Fresh hiatus will allow more time to cost rolling maintenance programme, new report says

The final decision on restoring the Palace of Westminster should be put off until after the general election, the committee overseeing the project has said.

MPs will not be presented with options for repairing the building until 2025, to allow more time for the cost of a rolling maintenance programme to be explored.

In a report published yesterday (Tuesday), the Restoration and Renewal Client Board, composed mainly of MPs and peers, said the further delay to a decision will “enable us to arrive at a detailed, robust and fully-costed plan for the works which commands the confidence of both Houses, and the public, as swiftly as possible”.


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A variety of options about how to upgrade the building is being discussed with a decision now due after the next general election

It said detailed cost estimates for a programme of “enhanced maintenance and improvement” have not yet been produced, and the delay will allow MPs and peers to make “a meaningful comparison” between the available options.

Two years ago, a report said restoring the Palace of Westminster could take up to 76 years and cost nearly £50bn if MPs do not move out during the works. 

Yesterday’s report confirmed an enhanced maintenance option is likely to be the most expensive and take the longest time, with work being done largely without either House having to leave the palace.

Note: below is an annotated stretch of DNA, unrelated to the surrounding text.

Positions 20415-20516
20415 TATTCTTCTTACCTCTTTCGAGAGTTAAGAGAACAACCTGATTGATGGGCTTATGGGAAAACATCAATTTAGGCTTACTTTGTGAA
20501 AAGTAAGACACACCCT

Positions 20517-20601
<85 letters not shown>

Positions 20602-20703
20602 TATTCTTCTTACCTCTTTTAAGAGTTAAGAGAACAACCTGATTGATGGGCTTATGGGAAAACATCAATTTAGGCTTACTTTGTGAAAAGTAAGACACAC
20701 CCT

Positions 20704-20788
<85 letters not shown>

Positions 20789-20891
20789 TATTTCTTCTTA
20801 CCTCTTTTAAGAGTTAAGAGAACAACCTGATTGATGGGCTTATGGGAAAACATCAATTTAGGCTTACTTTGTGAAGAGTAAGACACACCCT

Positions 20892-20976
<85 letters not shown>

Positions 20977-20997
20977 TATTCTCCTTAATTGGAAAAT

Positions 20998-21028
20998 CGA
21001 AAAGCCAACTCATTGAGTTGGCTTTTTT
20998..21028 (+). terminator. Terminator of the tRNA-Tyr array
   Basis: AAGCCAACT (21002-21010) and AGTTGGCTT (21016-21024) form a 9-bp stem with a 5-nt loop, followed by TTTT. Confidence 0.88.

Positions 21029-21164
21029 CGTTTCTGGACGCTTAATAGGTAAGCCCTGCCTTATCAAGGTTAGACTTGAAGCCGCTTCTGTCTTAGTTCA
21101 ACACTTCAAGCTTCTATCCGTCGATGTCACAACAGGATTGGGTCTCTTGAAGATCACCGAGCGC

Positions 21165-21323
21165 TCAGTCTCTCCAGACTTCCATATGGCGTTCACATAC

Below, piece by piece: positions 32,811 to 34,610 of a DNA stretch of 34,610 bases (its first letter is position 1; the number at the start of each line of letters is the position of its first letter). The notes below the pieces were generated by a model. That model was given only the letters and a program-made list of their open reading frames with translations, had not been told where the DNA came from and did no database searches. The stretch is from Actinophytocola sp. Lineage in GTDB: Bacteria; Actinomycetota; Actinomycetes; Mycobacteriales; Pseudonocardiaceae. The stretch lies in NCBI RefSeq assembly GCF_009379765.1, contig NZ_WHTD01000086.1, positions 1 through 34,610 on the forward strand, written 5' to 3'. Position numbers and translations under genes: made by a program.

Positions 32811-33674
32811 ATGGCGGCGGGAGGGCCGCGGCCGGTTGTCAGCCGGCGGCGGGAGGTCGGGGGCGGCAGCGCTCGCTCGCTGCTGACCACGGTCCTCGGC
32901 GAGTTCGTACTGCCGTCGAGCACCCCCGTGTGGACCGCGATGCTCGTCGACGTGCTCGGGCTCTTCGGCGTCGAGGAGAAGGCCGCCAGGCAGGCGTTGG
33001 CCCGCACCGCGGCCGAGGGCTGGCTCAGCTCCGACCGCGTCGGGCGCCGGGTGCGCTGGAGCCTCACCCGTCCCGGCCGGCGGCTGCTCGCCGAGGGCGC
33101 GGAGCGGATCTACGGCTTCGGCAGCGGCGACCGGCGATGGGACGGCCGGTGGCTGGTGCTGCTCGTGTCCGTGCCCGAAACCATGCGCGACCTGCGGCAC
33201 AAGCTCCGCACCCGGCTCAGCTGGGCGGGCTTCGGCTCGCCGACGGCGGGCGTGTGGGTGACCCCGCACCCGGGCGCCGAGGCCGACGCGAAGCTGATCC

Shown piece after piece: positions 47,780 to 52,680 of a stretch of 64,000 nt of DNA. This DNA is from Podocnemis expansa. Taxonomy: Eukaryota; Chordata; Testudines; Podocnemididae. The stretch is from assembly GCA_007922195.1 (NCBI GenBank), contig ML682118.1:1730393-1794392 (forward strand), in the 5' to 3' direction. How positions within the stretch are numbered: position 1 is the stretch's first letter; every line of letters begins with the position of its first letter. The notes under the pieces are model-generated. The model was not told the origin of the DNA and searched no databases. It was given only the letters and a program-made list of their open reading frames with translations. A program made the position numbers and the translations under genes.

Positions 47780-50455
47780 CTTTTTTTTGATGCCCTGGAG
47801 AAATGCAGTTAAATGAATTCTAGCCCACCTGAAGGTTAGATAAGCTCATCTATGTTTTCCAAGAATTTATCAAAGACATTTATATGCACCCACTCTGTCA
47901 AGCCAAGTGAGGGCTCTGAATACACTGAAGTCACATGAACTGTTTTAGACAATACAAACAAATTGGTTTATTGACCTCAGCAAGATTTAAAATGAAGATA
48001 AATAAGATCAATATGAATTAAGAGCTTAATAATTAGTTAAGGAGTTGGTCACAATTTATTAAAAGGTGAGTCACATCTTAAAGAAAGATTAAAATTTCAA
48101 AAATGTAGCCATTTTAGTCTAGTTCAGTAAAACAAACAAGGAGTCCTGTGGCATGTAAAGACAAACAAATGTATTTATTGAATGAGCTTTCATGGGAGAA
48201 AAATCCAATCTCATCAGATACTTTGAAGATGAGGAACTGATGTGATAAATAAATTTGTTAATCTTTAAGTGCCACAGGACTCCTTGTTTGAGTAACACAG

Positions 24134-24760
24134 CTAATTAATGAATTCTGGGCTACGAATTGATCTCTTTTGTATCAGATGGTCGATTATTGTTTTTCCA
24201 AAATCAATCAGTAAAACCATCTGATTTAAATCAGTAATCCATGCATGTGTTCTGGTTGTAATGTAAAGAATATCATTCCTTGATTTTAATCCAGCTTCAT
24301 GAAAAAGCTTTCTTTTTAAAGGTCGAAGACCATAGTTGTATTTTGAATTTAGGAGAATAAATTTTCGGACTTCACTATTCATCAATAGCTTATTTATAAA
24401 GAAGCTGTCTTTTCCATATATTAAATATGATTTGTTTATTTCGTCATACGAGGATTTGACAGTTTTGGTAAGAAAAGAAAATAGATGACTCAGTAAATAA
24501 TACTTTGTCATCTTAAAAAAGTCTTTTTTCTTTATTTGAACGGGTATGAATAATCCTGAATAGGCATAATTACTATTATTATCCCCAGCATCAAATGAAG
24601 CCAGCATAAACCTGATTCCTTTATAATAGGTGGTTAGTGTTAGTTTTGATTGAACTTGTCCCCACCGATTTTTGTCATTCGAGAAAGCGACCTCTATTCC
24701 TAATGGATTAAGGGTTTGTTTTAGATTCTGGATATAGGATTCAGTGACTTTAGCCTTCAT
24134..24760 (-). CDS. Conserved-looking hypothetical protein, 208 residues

The other options include a “full decant”, which would see both the Commons and the Lords move to other venues in Westminster and a “continued presence” option which would see the Lords alone move out.

The full decant would see the Commons return to the palace after around eight years, with the Lords returning around three years later, while the continued presence option would see peers absent from the palace for up to 17 years. The cost of work has been put at between £7bn and £22bn.

The Restoration and Renewal Sponsor Body has previously said the most costly element of the project will be replacing the building’s power network, sewage and water systems, gas and heating systems and data cables.

Asbestos will also need to be removed, masonry replaced, the basement excavated and the building’s fire safety and energy efficiency substantially improved.

The 2022 study found that keeping the building occupied while these works are carried out could pose “extreme hazards”, including around fire safety compliance with health and safety laws, noise and vibration and the inability of MPs to be recalled to the House of Commons. Parliamentary business and procedures might also need to be changed and new ways of working agreed.